He describes his typical day as “very hectic.” It will involve checking in on the projects under construction, arranging meetings with partners and brainstorming with BRP’s business development team. “Part of a developer’s job is always putting out fires. So, it could be projects that need entitlements—making the arguments for those where there’s zoning and getting plan approval,” Marshall said. “Every day you’re advocating for projects or policy changes or what have you. I wear two hats. One is strategic and working within the vision and bringing that vision to reality in projects. And the other one is just day-to-day blocking and tackling.”
Marshall is a self-described extrovert and connector who enjoys meeting interesting people, creating joint ventures and partnering with different groups. “Most teams have outside and inside/execution people,” he said. “I’m an outside person, so to the extent the company grows, it’s largely because of the business development. I think my style serves the company well because we’ve been on a real sharp growth trajectory since inception when we started with maybe five employees and we have about 70 today. We have really grown in the last five to seven years.”
Marshall also drives much of BRP’s policy work with public-private projects, and he sits on the boards of housing-related advocacy groups and the Real Estate Board of New York. Because of BRP’s heavy involvement with community groups, he enjoys reaching back to under-invested communities and organizations that mentor school kids. “I like sharing our story with those groups,” he said. “I have also spoken at Columbia University and Georgetown to grad students who want to get into the development business.”
Colvin W. Grannum, president & CEO, Bedford Stuyvesant Restoration Corp. in Brooklyn, has known Marshall since the early 2000s. “Meredith is very grounded, and he maintains a commitment to promote the well-being of people of African descent,” Grannum observed.
“My brother is Meredith’s family dentist and he knew that Meredith, Bedford Stuyvesant Restoration Corp. and I shared the desire to bring mixed-used, mixed-income, medium-density developments to Bedford Stuyvesant and Central Brooklyn,” Grannum added. “Meredith is a persuasive advocate and generous spirit. He and Geoff Flournoy have assembled a strong team at BRP Properties.”
A Childhood Dream
Marshall has been assembling high-performing teams since his youth in Brooklyn, and he knew from an early age that he wanted to be a business owner. “I didn’t have a specific bent in mind, but I always knew I wanted to be in one of those tall office buildings with a full floor plate, running my own company.” Marshall and his friends washed cars. When it snowed, he was the kid who arranged for the shoveling crews. He got his working papers at age 14. He was involved in baseball throughout high school.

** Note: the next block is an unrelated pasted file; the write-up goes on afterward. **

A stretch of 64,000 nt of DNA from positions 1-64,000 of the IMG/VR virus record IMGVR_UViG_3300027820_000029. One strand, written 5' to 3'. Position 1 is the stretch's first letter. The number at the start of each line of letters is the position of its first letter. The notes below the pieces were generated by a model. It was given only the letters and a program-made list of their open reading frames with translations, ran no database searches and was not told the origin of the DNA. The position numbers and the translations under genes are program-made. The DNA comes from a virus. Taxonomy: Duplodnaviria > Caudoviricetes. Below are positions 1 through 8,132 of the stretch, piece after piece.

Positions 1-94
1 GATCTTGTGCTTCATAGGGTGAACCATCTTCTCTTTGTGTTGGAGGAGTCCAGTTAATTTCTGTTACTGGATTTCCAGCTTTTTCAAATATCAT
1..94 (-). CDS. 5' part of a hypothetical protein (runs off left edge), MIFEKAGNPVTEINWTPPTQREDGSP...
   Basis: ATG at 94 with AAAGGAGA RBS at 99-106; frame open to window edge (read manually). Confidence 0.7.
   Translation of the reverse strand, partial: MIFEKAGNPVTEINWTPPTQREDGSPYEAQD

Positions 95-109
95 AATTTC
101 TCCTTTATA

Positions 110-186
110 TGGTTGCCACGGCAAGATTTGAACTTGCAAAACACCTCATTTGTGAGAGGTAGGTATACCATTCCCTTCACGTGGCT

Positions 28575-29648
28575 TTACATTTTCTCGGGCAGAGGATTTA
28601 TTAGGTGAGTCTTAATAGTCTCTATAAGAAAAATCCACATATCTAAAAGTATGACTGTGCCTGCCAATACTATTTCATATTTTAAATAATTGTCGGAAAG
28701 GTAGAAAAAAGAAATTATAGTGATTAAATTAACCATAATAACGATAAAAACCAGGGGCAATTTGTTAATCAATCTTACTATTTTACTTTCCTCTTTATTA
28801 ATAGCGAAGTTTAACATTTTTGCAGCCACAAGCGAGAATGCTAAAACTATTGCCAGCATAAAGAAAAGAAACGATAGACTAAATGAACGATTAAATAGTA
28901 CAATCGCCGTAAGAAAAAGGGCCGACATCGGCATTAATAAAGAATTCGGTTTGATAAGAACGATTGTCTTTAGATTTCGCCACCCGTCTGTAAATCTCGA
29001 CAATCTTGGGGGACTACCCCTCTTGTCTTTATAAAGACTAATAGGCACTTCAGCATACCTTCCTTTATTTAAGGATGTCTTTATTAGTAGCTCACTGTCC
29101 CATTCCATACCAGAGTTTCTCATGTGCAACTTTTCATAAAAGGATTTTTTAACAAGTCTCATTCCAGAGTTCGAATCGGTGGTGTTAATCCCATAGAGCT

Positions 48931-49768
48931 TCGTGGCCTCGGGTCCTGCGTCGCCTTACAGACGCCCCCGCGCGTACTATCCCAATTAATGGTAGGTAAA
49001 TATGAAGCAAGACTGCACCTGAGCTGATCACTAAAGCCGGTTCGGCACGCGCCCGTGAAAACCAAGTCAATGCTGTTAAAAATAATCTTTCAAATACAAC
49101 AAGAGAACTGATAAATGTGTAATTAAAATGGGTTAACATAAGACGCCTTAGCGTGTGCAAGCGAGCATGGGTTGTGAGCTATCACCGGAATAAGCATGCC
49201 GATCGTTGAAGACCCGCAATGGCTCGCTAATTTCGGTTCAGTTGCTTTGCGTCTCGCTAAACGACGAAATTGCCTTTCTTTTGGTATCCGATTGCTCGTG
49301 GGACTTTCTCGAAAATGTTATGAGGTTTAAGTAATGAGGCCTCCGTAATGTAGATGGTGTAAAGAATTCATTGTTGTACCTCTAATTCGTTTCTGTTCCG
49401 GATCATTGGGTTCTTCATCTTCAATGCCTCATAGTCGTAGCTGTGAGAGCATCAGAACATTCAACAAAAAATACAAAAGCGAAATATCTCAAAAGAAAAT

“I knew I was going on to college, but I met some people who owned their own firms and I wanted to be ‘that person,’” he said. “I always gravitated towards business people, and in all of my jobs, I always sought out the owners and asked them a lot of questions. I’ve come to realize I’m a better owner in business than I am an employee.”
Math and science also came easy to him. He attended Brooklyn Technical High School followed by Boston University College of Engineering. He graduated with a B.S.in Electrical Engineering.
“The engineering background teaches you how to think out of the box, and the analytical processes that you have to adhere to as a student really benefit you throughout your lifetime,” he noted. “It was the most intense and rigorous training, and I could think of no better undergraduate education for me than engineering.”
Marshall embarked on a career as a research engineer and spent four years in Boston and the surrounding suburbs. “I worked for Digital Equipment Corp. We got acquired by Compaq. That company got acquired by Hewlett Packard and then I worked for AT&T Bell Labs,” he recalled. The latter transferred him to New Jersey where he still lives. He and his family reside in Bergen County. As a family man, he defines success as follows: “If my kids are matriculating in college and they’re not upsetting their mother, I think I’m doing a good job there. I have three kids (two teenagers) so I lost all my hair.”
Marshall’s professional success has been enhanced by his decision, when leaving Boston, to return to school for an MBA in Finance & International Business from Columbia Business School. “The engineering plus the MBA is a great combination, and I use both skill sets every day,” he said.
Also helpful is the time he spent as a managing director of Musa Capital Advisors, a New York-based emerging markets private equity and financial advisory firm, where he was engaged in mergers and acquisitions prior to co-founding BRP. Before Musa Capital Advisors, he was a senior associate at Wasserstein Perella & Co., where he was an integral member of the firm’s telecommunications and media, mergers and acquisitions practice.
But, while Marshall has worked with investment bankers and business magnates, it’s not their housing needs that really drives him to buy and build. He is mostly focused on housing for the workforce—the bus drivers, policemen, firemen and health-care workers.
“We’re trying to retain them in the city because they’re critical to our employment base,” he said. “We’ve been targeting them in a lot of our buildings [in other boroughs] and those developments have full support of the public partners. We want to expand that [model] into the Bronx.”